The black color of Spanish Radishes has been an interesting addition to culinary cuisine. Our co-op style produce shares will be happily decorated with this extremely nutritious vegetable this weekend. This lovely root has been a favorite of European cooks for centuries, and if you have an ancestor from the other side of the Atlantic, you might have already tasted this flavorful vegetable.





Black Spanish radishes are a winter vegetable that bestows the eater with many nutritional benefits – they’re a good source of vitamin C, sulfur, fibers, and vitamin B and are thought to promote digestive health, detoxify the liver, boost the immune system, and fight aging.

Now, the only question you might have is how to get rid of the sharpness or spiciness of this radish. The most popular (and easiest) way to do this is:

  • Slice the radish with a mandoline or cut it really thin
  • Salt and let stand for 10 minutes
  • Serve it on sandwiches

These recipes are also loved by many:


 Black Radish Salad


 Roasted Black Radishes

Storage Tips:

How to keep radishes fresh: 

  • DO separate radishes from greens
  • DO rinse them in cold water
  • PUT paper towel in a glass jar (you can also use a Ziploc bag), add wet radishes, and put additional paper towel on top

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We’ll have additional bunches at the Farmstead this weekend for you to pick up. Enjoy.

Partnerships That Count

December 6th, 2013
We love the white flake decoration at the Farmstead

We love the white flake decoration at the Farmstead








Snow and ice on the ground can halt life in our big city, but how does bad weather affect the farmers that we work with at Urban Acres? In short, it greatly affects them, and your partnership really matters.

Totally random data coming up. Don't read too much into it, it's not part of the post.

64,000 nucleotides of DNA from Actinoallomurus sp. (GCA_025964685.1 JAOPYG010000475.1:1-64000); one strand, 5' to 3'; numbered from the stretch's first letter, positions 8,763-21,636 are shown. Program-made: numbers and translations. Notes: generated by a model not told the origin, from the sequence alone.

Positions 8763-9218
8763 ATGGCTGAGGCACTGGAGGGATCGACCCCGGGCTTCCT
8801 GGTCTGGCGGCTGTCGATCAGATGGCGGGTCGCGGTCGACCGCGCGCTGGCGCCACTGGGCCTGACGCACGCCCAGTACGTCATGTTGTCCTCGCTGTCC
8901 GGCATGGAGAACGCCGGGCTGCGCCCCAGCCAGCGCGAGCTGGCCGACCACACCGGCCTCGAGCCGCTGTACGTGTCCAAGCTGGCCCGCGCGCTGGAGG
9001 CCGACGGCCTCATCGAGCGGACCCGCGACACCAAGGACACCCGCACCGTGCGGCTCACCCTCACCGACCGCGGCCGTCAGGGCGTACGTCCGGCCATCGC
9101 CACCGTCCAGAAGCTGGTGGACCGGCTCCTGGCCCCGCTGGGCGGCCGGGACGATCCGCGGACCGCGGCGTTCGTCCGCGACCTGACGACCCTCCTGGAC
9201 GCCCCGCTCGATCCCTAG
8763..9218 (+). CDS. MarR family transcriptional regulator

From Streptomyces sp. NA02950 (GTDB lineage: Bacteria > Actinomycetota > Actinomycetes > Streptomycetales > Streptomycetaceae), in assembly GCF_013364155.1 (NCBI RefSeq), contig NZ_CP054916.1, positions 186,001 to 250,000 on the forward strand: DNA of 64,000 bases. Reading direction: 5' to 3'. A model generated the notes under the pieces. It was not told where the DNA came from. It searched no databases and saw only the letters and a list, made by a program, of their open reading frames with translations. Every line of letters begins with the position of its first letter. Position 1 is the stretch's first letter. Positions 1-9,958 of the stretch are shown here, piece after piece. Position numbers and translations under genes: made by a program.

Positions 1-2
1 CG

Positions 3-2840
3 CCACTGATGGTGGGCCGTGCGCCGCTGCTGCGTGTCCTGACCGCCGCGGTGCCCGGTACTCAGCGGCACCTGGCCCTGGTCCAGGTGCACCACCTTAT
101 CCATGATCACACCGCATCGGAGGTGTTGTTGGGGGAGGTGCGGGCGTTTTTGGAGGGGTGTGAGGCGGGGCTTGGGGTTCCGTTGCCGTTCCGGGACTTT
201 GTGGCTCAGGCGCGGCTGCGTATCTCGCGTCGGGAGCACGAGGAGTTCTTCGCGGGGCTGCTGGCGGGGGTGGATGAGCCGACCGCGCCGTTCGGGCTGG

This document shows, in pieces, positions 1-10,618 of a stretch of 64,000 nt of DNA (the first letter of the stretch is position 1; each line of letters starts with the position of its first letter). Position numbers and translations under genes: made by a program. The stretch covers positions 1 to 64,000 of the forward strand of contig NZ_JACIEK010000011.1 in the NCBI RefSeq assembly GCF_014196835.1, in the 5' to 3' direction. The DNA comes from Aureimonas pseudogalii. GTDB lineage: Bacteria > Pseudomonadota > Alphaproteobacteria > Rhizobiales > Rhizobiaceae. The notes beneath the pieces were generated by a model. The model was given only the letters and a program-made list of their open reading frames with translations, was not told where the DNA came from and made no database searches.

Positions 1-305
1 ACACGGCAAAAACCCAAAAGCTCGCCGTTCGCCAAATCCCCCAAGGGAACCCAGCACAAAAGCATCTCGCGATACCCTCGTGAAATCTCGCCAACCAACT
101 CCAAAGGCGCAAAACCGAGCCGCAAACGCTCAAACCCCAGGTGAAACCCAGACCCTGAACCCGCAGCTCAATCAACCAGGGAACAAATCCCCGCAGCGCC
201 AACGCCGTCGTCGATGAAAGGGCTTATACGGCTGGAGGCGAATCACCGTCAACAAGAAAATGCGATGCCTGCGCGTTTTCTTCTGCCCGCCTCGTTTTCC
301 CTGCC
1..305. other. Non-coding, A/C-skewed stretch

Because of your commitment to local, fresh, organic food, we’ve been able to build numerous relationships with farmers in the Dallas area who count on us purchasing produce from them and even plant crops especially for us. Some of these smaller farms don’t have the opportunity to serve grocery store chains or even insure their crops. We’re extremely fortunate to know these farmers personally – we’ve met their families and been to their farms so we can see exactly where our food comes from. We have a commitment to these farmers just as much as they are committed to growing excellent produce for us.

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The Morrisons

Here’s a great example – last week, the radishes in our co-op style produce shares from Morrison Organic Farm had no leaves due to a cold front.  Thankfully, these radishes were saved from frostbite because of being underground, but younger radish plants did not survive the cold. Even though the Morrisons lost most of their crop, they kept a positive spirit and are ready for new planting possibilities.  Says Cindy Morrison, “We are excited to be able to save some of the crop for UA members.”

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So, we just wanted to thank you for your partnership, especially in times of crazy weather and changed delivery schedules. If we stick together, farmers can continue doing what they love most, and we can rest assured that we’re receiving the freshest organic produce available in Texas.